Study of the Day: Sexting Involves a 'Very Small Minority' of Minors

New research in the journal Pediatrics suggests that fears about this modern-day deviance may be overblown by frightened parents, schools

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PROBLEM: Most would agree that sexting -- appearing in, creating, or receiving sexual images or videos via cell phone or the Internet -- is bad and may even be criminal when minors are involved. But just how widespread is this modern-day deviance?

METHODOLOGY: Researchers at University of New Hampshire's Crimes Against Children Research Center surveyed 1,560 Internet users ages 10 through 17 about their experiences with sexting.

RESULTS: About 2.5 percent of the respondents participated in sexting in the past year. Only one percent, however, involved images that could potentially violate child pornography laws, which draw the line on images that showed "naked breasts, genitals, or bottoms." Sexual images of youth were rarely distributed online as well. In a related survey involving teens, 90 percent said the images they created did not go beyond the intended recipient.

CONCLUSION: The percentage of minors who send or receive nude pictures is very low.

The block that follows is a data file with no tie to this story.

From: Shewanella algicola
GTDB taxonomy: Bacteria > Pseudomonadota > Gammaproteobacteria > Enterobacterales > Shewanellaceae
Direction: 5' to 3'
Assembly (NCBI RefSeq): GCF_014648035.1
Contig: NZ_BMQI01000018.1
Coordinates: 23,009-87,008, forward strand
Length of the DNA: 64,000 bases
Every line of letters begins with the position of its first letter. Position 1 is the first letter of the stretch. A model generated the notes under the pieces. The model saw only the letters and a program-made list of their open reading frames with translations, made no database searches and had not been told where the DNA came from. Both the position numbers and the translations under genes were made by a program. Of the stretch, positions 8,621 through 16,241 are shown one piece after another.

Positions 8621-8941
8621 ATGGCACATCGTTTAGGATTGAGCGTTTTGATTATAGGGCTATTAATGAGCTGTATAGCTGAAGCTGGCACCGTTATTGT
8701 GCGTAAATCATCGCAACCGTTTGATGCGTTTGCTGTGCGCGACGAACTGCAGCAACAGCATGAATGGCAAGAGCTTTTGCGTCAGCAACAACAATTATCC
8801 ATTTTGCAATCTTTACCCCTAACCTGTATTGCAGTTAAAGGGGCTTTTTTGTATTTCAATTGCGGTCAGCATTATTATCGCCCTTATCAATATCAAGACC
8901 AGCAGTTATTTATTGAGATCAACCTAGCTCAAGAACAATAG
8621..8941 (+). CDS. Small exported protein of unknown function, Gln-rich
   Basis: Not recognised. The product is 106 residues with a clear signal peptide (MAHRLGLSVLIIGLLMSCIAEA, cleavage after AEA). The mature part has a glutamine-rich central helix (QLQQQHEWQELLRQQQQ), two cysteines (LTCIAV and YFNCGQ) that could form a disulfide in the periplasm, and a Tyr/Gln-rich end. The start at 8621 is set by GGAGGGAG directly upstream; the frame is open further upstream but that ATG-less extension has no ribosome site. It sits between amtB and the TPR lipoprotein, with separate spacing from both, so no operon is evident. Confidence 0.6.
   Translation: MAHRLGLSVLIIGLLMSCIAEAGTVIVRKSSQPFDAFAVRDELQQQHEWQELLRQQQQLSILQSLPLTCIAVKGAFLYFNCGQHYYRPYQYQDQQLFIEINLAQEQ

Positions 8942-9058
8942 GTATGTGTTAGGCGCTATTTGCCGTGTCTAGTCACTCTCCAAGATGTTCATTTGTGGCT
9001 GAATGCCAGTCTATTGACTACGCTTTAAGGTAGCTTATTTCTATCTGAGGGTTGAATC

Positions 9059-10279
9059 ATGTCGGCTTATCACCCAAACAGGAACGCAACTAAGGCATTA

IMPLICATION: Concerns about teen sexting may be overblown. Lead author Kimberly Mitchell says in a statement: "Lots of people may be hearing about these cases discovered by schools and parents because they create a furor, but it still involves a very small minority of youth."

SOURCE: The full study, "Prevalence and Characteristics of Youth Sexting: A National Study," is published in the journal Pediatrics.

Image: David Castillo Domenici/Shutterstock.

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Hans Villarica writes for and produces The Atlantic's Health channel. His work has appeared in TIME, People Asia, and Fast Company.

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